“Ninety one percent” is a rather arbitrary number, but I suppose Lindsey Graham, when not speaking on the subject of bombing a random nation into the ether, is a very arbitrary person. Shocked, apparently, by the lack of attention being paid to his bid for the Presidential nomination, Graham told reporters this weekend that he’s “91% in” the race for the Presidency, and that we should all expect a surprise announcement any day now.
He has, of course, yet to raise enough money to compete with Marco Rubio, who has raised $40M and Ted Cruz, who is reportedly a record-breaking fundraiser. But fear not, someone is going to like Lindsey’s message. He’s sure of it.
South Carolina Sen. Lindsey Graham said Sunday that he’s “91 percent sure” he’ll get into the 2016 presidential race — inching closer to a longshot challenge to the well-funded Republican front-runners.
Graham, a Republican and a military hawk, told “Fox News Sunday” that his foreign policy will be better than the plans put forth by Republican candidate Kentucky Sen. Rand Paul and Democratic candidate Hillary Clinton.
“I think I’ve got a good message,” he said. “I’ve been more right than wrong on foreign policy.”
Graham also stood behind his more moderate views on climate change, closing tax loopholes and comprehensive immigration reform, declaring he could win South Carolina, which is largely conservative and an early-primary state.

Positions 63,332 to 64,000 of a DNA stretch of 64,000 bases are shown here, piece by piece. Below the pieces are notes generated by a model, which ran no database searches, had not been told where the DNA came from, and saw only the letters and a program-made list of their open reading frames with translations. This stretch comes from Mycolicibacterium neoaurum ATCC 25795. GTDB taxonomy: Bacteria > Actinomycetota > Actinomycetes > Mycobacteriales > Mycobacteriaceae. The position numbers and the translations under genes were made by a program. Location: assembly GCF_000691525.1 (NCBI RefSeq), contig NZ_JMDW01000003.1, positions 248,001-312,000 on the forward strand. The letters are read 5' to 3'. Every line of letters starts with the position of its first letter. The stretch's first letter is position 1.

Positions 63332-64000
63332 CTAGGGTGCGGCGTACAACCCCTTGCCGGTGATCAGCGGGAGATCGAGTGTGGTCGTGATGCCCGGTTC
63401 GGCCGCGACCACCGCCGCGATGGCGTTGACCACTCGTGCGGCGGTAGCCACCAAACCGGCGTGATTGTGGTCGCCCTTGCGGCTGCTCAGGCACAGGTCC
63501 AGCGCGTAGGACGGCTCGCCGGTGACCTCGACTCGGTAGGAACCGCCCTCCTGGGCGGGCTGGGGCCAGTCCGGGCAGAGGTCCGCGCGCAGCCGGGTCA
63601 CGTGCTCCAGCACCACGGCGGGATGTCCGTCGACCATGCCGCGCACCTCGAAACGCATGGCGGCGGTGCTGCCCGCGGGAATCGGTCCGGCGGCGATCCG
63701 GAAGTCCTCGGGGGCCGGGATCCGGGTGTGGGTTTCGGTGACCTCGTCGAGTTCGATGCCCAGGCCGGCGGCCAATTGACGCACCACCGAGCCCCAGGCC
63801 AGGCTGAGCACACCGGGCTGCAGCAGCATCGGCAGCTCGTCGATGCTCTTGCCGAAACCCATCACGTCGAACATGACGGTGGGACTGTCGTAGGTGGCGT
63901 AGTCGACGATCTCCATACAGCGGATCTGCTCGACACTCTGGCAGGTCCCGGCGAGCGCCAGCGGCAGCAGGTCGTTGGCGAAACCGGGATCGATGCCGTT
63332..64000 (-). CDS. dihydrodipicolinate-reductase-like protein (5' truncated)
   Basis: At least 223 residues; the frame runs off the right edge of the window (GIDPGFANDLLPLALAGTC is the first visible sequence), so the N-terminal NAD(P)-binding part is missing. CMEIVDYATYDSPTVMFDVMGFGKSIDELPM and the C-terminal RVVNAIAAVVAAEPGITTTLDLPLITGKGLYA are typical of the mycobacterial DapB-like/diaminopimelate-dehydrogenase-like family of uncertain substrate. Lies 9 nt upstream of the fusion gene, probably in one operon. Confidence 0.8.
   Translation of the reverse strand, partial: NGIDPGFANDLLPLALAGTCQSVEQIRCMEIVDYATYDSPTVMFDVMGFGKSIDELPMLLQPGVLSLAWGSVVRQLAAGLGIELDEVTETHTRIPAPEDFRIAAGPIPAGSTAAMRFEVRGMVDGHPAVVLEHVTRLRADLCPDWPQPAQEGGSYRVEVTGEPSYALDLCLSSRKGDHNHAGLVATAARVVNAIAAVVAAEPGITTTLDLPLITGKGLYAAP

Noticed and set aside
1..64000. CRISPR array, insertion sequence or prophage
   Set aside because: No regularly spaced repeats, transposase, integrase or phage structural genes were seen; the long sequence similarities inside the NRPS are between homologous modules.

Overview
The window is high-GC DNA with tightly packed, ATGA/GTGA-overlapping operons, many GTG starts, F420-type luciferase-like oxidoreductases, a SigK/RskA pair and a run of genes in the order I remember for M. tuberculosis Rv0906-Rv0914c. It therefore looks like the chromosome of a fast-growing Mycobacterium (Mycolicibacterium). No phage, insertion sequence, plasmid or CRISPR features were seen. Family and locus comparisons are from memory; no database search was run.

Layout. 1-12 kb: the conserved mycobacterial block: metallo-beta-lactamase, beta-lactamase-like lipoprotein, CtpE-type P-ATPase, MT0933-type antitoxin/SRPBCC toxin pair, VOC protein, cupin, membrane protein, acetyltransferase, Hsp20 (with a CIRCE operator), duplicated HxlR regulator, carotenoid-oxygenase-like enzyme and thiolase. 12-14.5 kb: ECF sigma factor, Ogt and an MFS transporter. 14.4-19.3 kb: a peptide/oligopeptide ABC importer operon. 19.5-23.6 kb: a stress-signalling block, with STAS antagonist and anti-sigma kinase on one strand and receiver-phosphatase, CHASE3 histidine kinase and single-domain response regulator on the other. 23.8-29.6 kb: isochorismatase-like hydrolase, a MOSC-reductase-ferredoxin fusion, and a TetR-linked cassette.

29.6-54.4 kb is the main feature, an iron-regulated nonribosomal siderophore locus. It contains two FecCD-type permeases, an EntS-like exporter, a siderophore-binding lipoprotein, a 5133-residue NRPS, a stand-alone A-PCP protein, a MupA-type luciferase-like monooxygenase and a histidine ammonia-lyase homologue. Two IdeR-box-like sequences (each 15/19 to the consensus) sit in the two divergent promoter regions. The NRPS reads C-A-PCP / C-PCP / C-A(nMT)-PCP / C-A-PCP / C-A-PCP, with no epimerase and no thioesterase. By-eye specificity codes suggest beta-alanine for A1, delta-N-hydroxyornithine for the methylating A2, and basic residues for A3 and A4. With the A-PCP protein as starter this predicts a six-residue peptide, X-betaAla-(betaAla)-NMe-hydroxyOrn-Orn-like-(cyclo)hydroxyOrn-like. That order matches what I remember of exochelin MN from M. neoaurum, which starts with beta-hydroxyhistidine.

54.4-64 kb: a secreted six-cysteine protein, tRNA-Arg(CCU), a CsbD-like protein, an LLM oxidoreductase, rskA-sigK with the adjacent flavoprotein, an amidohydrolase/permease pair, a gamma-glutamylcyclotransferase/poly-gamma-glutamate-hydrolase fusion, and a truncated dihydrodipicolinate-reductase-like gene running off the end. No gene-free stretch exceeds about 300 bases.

“If I’m on the ballot, I’ll win,” said the 59-year-old Graham, a former Air Force pilot and military lawyer.
He’s not technically wrong, in the sense that he has a better chance of winning South Carolina than someone who isn’t from there, but only among some South Carolinians unfamiliar with his work, but there’s already a more “moderate” candidate in the race, Jeb Bush, and he’s probably halfway to $100 million by now. And while some people might be more concerned with climate change this year than they were two years ago when it wasn’t our foreign policy priority, no one is mistaking Lindsey Graham for Captain Planet.
Where Lindsey will come in handy, though, is on the foreign policy front. So far, the GOP field has been rife with rhetoric, but not much experience. Not that Lindsey has always been right, or that I agree with him more than 10% of the time, but given the threats popping up across the globe, a discussion of foreign policy would be good to have among Republican candidates, especially since, say, Lindsey and Rand Paul, are so far apart. If the debates aren’t contentious on a personal level, they could produce fruit that allows the GOP to compete more readily with Hillary Clinton, who will be considered to have de facto foreign policy experience because her tenure as Secretary of State resulted in only a handful of major homicides worldwide (or something).
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